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Operation Management - OPM 530

Operation Management - OPM 530

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  • While examples of flow diagrams and process charts have arisen earlier in the presentation, they are repeated in the next two slides.
  • While examples of flow diagrams and process charts have arisen earlier in the presentation, they are repeated in the next two slides.

Transcript

  • 1. Operations Management Process Strategies and Layout Strategies Chapter 5 5- OPM 533
  • 2. Process Strategies
    • Involve determining how to produce a product or provide a service
    • Objective
      • Meet or exceed customer requirements
      • Meet cost & managerial goals
    • Has long-run effects
      • Efficiency and flexibility of production
      • Costs & quality of the goods produced
    5- OPM 533
  • 3. Types of Process Strategies 5- OPM 533
    • Four types of process strategies:
    • Process Focus
    • Repetitive Focus
    • Product Focus
    • Mass Customization
  • 4. Process-Focused Strategy 5- OPM 533
    • Facilities are organized by process
    • Similar processes are together
      • Example: All drill presses are together
    • Low volume, high variety products
    • ‘ Jumbled’ flow
    • Other names
      • Intermittent process
      • Job shop
    Operation Product A Product B 1 2 3
  • 5. Process Focused Strategy - Pros & Cons
    • Advantages
      • Greater product flexibility
      • More general purpose equipment
      • Lower initial capital investment
    • Disadvantages
      • High variable costs
      • More highly trained personnel
      • More difficult production planning & control
      • Low equipment utilization (5% to 25%)
    Prepared by : Shatina Saad 5- OPM 533
  • 6. Repetitive Focused Strategy
    • A product oriented production process that uses modules.
    • Facilities often organized by assembly lines
    • Characterized by modules
      • Parts & components of a product previously prepared
    • Modules combined for many output options
    • Widely used in the assembly of automobiles and household appliances.
    • Other names
      • Assembly line
      • Production line
    5- OPM 533
  • 7. Repetitive Focused Strategy - Considerations
    • More structured than process-focused, less structured than product focused
    • Enables quasi-customization
    • Using modules, it enjoys economic advantage of continuous process, and custom advantage of low-volume, high-variety model
    5- OPM 533
  • 8. Product-Focused Strategy 5- OPM 533
    • Facilities are organized by product
    • High volume, low variety products
    • Where found
      • Discrete unit manufacturing
      • Continuous process manufacturing
    • Other names
      • Line flow production
      • Continuous production
    Operation Products A & B 1 2 3
  • 9. Product-Focused Strategy Pros & Cons
    • Advantages
      • Lower variable cost per unit
      • Lower but more specialized labor skills
      • Easier production planning and control
      • Higher equipment utilization (70% to 90%)
    • Disadvantages
      • Lower product flexibility
      • More specialized equipment
      • Usually higher capital investment
    5- OPM 533
  • 10. Mass Customization
    • Rapid, low-cost production of goods and services that cater to constantly changing unique customer desires.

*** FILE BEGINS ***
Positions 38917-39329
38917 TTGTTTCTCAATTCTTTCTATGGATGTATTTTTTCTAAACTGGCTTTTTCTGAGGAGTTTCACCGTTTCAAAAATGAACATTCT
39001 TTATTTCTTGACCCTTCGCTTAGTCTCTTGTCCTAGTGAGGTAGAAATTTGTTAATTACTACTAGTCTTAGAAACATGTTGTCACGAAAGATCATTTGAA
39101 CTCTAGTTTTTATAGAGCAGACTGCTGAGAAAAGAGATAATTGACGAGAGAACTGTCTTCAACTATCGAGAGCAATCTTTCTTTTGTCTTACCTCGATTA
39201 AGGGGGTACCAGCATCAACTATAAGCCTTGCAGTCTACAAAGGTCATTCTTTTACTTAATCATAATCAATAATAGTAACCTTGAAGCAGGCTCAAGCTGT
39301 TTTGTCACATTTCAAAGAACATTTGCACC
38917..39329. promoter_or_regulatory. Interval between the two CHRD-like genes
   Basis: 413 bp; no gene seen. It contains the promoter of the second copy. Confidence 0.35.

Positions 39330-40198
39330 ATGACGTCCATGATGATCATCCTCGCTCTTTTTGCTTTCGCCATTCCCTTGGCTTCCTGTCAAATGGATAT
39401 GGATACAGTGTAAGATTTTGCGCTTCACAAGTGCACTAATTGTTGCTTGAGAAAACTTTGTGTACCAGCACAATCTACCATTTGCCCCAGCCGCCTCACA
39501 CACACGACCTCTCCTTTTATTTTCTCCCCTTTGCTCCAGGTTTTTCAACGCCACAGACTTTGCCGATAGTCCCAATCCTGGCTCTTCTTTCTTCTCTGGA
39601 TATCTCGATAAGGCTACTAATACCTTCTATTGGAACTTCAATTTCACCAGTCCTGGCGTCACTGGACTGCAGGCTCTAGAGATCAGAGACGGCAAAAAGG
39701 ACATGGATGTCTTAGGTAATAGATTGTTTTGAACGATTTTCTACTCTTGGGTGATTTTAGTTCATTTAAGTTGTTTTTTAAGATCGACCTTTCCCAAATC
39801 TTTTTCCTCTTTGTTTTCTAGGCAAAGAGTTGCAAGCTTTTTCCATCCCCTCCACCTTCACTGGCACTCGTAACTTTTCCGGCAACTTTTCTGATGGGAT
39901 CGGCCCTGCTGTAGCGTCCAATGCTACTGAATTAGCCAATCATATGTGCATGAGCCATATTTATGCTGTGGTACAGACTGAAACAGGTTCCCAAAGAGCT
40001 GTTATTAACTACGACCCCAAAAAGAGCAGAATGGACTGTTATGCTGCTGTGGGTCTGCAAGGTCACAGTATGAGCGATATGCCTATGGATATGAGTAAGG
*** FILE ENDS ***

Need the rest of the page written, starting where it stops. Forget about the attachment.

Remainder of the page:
• Under mass customization the three process models become so flexible that distinctions between them blur, making variety and volume issues less significant.
    5- OPM 533
  • 11. Process Strategies 5- OPM 533 Rapid throughput techniques Mass Customization Modular techniques Repetitive Focus Modular design Flexible equipment Product-focused Low variety, high volume High utilization (70% - 80%) Specialized equipment Process-focused High variety, low volume Low utilization (5% - 20%) General purpose equipment Effective scheduling techniques
  • 12. A Comparison (1) 5- OPM 533 Process Focus (Low volume, High variety) Repetitive Focus (Modular) Product focus (High-volume, low-variety) Mass Customization (High-volume, high-variety 1. Small quantity, large variety of products Long runs, standardized product, from modules Large quantity, small variety of products Large quantity, large variety of products 2. General purpose equipment Special equipment aids in use of assembly line Special purpose equipment Rapid changeover on flexible equipment
  • 13. A Comparison (2) 5- OPM 533 Process Focus Repetitive Focus Product focus Mass Customization 3 Broadly skilled operators Modestly trained employees Operators less broadly skilled Flexible operators trained for customization 4 Many instructions because of change in jobs Reduced training and number of job instructions Few work orders and job instructions Custom orders require many instructions 5 Raw material high relative to product value JIT techniques used Raw material low relative to product value Raw material low relative to product value
  • 14. A Comparison (3) 5- OPM 533 Process Focus Repetitive Focus Product focus Mass Customization 6 WIP high relative to output JIT techniques used WIP low relative to output WIP driven down by JIT, kanban, lean production 7 Units move slowly thru plant Movement measured in hours & days Units move swiftly thru facility Goods move swiftly thru facility 8 Finished goods made to order, not stored Finished goods made to frequent forecasts Finished goods made to forecast, then stored Finished goods made to order